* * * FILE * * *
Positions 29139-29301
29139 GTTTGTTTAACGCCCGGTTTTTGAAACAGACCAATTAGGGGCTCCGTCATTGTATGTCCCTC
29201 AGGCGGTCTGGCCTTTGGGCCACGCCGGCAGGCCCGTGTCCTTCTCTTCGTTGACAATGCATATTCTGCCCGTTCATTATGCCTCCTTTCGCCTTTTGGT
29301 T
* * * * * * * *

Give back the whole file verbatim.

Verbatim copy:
Positions 29139-29301
29139 GTTTGTTTAACGCCCGGTTTTTGAAACAGACCAATTAGGGGCTCCGTCATTGTATGTCCCTC
29201 AGGCGGTCTGGCCTTTGGGCCACGCCGGCAGGCCCGTGTCCTTCTCTTCGTTGACAATGCATATTCTGCCCGTTCATTATGCCTCCTTTCGCCTTTTGGT
29301 T